A BID has been launched to get more people to book stays in a farmhouse once owned by Beatrix Potter.
Yew Tree Farm at Coniston was once owned by Beatrix Potter and is one of the most famous farmhouse’s in the Lake District.
The property was left to the National Trust by the children’s author following her death.
But the trust’s letting agents, Heart of the Lakes, say many people don’t realise it can be rented for holidays.
Yew Tree Farm was used as her home in the film ‘Miss Potter’ starring René Zellweger and Ewan McGregor.
The three-bedroomed property, which dates back to the early 17th century and still features some of Beatrix Potter’s own antique furniture, has been visited by many celebrities over the years.
“Yew Tree Farm is one of the most famous buildings in the Lake District, but many people booking to stay in the national park don’t actually realise that it’s available for rent,” said Sue Jackson, owner of the Heart of the Lakes cottage letting agency. “It’s the most wonderful property and just oozes history and character, so we are thrilled to be able to offer guests the opportunity to stay here.”
For further information on booking ‘Yew Tree Farm’ visit www.heartofthelakes.co.uk or call 015394 32321.
Readers are being encouraged to #PackAPuffin this summer, with a series of postcards, giveaways, and a seaside holiday competition shared on Twitter.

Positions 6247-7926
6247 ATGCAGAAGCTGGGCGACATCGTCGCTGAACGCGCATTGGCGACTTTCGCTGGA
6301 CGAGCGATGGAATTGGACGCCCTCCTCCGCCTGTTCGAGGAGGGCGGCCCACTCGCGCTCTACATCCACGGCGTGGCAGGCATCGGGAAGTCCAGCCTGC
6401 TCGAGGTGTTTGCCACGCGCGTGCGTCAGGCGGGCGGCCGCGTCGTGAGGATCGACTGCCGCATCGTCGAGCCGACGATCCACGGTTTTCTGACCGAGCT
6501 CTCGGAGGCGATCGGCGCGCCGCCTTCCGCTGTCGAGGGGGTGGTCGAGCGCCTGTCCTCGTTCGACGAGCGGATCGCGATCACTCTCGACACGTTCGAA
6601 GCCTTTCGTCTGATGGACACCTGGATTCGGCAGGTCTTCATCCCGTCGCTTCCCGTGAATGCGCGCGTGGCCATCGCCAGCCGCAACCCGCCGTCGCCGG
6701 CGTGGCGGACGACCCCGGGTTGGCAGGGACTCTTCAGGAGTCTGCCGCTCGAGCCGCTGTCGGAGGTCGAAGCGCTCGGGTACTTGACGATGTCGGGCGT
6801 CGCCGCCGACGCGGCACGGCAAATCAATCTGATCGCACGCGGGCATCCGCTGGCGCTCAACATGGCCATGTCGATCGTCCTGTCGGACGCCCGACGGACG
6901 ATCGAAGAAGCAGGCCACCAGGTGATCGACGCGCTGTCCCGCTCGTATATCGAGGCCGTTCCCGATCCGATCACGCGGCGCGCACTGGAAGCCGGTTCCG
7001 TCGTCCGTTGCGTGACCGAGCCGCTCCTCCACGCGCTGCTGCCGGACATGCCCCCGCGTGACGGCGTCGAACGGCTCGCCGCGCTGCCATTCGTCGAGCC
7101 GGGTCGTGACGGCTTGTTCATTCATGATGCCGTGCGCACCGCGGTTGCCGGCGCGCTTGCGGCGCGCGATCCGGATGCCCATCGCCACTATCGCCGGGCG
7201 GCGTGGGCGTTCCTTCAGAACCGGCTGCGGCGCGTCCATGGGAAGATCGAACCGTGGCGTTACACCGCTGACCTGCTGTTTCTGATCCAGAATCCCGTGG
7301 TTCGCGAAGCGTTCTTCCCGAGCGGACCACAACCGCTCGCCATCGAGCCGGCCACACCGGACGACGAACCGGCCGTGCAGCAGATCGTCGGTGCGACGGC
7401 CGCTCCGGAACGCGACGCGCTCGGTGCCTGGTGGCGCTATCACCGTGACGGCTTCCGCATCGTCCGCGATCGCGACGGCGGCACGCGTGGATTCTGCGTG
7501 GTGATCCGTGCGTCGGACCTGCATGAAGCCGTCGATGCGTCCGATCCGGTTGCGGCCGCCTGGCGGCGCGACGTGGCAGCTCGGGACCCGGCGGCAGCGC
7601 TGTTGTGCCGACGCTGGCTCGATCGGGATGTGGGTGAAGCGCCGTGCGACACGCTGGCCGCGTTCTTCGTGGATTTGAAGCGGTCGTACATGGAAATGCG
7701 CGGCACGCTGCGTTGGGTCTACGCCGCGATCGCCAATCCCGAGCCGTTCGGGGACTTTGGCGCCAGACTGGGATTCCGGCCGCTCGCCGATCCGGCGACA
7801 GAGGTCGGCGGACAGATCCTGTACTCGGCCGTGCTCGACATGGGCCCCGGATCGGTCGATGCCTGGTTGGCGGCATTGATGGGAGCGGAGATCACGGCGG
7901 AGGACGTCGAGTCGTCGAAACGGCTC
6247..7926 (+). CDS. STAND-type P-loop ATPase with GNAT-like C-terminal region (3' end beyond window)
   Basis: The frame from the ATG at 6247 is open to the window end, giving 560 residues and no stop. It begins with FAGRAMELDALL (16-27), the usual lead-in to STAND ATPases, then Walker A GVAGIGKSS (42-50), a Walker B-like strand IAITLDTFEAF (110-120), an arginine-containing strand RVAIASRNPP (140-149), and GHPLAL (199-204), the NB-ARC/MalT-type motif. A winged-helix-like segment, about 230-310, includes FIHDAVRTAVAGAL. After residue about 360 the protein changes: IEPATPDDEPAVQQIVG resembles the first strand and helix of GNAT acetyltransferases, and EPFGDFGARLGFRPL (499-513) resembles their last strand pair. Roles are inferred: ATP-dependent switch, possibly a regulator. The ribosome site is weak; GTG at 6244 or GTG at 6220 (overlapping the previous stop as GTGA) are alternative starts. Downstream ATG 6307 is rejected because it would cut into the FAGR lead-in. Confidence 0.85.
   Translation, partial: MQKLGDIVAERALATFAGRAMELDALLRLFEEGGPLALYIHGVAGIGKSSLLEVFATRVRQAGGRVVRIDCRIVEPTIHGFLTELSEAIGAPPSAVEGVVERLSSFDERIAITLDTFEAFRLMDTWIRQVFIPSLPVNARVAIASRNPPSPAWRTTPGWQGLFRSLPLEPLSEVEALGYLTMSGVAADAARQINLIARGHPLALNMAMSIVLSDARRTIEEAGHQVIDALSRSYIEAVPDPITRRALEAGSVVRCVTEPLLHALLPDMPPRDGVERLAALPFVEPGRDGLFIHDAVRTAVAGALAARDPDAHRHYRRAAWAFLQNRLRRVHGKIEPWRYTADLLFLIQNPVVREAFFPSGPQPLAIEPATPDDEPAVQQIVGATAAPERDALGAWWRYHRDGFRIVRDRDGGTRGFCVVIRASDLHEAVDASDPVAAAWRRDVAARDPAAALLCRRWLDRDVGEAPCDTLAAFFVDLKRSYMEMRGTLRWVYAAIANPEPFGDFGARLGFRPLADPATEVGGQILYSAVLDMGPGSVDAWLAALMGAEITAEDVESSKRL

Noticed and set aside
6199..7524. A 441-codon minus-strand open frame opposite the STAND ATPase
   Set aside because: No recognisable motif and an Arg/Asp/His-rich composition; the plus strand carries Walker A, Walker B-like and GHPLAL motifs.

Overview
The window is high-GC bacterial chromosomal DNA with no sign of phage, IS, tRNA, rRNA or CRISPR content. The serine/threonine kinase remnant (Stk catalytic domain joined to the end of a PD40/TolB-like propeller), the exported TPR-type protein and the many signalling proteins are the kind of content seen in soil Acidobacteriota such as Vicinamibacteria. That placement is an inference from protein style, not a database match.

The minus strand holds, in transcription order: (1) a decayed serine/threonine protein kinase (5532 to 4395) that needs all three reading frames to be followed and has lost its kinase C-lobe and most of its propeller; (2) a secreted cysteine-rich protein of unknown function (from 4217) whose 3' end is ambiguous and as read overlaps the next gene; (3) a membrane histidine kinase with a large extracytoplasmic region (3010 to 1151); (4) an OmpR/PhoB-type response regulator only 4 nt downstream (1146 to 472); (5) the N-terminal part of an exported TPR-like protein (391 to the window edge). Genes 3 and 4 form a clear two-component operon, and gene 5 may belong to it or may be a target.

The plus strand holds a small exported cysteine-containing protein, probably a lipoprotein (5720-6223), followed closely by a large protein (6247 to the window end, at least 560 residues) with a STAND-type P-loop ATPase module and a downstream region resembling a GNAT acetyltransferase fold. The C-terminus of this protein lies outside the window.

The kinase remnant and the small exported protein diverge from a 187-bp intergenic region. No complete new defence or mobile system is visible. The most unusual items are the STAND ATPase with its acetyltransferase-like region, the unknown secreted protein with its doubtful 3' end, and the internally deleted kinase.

And booklovers will be challenged to share photos or film their ideal packing list (possibly for their dream location), with their favourite Puffin book to top it off.
A Puffin Book Collection, 2015
Ballet Shoes by Noel Streatfeild
Bogwoppit by Ursula Moray Williams
Bridge to Terabithia by Katherine Paterson
Carbonel by Barbara Sleigh
Clever Polly & Stupid Wolf/Polly & the Wolf Again by Catherine Storr
Chinese Cinderella by Adeline Yen Mah
Cue for Treason by Geoffrey Trease
Emil & the Detectives by Erich Kastner
The Sword and the Circle by Rosemary Sutcliff
Madame Doubtfire by Anne Fine
Sounder by William H Armstrong
The Incredible Adventures of Professor Branestawm by Norman Hunter
The Little Girl and the Tiny Doll by Edward and Aingelda Ardizzone
The Ordinary Princess by M.M. Kaye
The Silver Sword by Ian Seraillier
The Wolves of Willoughby Chase by Joan Aiken
The Velveteen Rabbit by Margery Williams
A Traveller in Time by Alison Uttley
The Village by the Sea by Anita Desai
Walkabout by James Vance Marshall
I stumbled on this video on the National Trust website – TV producer, Stephen Moss, explaining why he believes children need outdoor play.
It has had only a little over 1000 views in a year and deserves wider broadcast.
UK Education secretary Michael Gove calls for longer days, shorter holidays:
Mr Gove said he wanted to see schools introduce a longer day for pupils, suggesting that some are already “recognising that we need to change the structure of the school term and in particular that it is poorer children that lose out from longer holidays.”
“If we look at the length of the school day in England, the length of the summer holiday and we compare it to the extra tuition and support children are receiving elsewhere then we are fighting, or running, in this global race in a way which ensures we already start with a significant handicap,” he said.
“It is also the case that some of the best schools in the country are moving to a longer school day as well.”